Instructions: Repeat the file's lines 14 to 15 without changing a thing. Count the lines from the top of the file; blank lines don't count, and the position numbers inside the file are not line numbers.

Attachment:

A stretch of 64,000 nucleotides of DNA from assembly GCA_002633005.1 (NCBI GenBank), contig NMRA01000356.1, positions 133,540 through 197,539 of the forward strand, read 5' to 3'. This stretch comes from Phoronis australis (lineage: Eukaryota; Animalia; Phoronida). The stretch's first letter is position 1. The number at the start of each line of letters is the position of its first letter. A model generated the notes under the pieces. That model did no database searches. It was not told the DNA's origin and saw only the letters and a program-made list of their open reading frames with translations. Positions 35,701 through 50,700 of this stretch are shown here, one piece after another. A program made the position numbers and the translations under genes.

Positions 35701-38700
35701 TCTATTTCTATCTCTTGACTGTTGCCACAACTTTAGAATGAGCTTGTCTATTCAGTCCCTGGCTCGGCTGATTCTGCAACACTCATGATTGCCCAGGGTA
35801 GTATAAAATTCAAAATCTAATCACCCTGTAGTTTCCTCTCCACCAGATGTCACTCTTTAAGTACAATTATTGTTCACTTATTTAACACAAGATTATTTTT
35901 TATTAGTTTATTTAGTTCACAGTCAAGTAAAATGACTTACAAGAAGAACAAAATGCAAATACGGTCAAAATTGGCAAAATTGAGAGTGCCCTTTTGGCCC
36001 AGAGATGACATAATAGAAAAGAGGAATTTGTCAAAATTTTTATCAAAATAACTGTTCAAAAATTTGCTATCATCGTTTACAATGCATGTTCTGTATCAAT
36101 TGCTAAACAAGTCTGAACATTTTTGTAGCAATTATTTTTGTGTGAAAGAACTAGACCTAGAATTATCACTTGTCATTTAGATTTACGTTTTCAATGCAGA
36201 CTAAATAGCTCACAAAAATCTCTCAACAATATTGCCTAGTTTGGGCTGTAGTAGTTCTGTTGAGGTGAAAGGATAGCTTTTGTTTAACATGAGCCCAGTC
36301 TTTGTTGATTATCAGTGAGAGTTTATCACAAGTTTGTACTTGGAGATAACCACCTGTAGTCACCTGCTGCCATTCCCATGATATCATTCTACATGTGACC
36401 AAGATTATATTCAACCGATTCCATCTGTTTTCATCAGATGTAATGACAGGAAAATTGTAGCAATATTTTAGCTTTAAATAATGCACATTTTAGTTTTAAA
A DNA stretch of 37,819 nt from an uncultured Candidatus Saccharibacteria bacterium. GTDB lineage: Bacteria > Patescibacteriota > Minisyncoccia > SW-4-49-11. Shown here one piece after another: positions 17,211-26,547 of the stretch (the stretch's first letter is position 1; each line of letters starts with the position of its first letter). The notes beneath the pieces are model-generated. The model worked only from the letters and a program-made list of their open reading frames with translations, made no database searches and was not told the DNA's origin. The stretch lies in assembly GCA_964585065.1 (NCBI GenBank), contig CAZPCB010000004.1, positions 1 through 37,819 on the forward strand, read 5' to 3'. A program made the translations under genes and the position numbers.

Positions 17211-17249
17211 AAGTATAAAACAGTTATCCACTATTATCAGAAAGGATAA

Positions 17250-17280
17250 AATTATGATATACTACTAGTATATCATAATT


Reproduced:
Positions 17250-17280
17250 AATTATGATATACTACTAGTATATCATAATT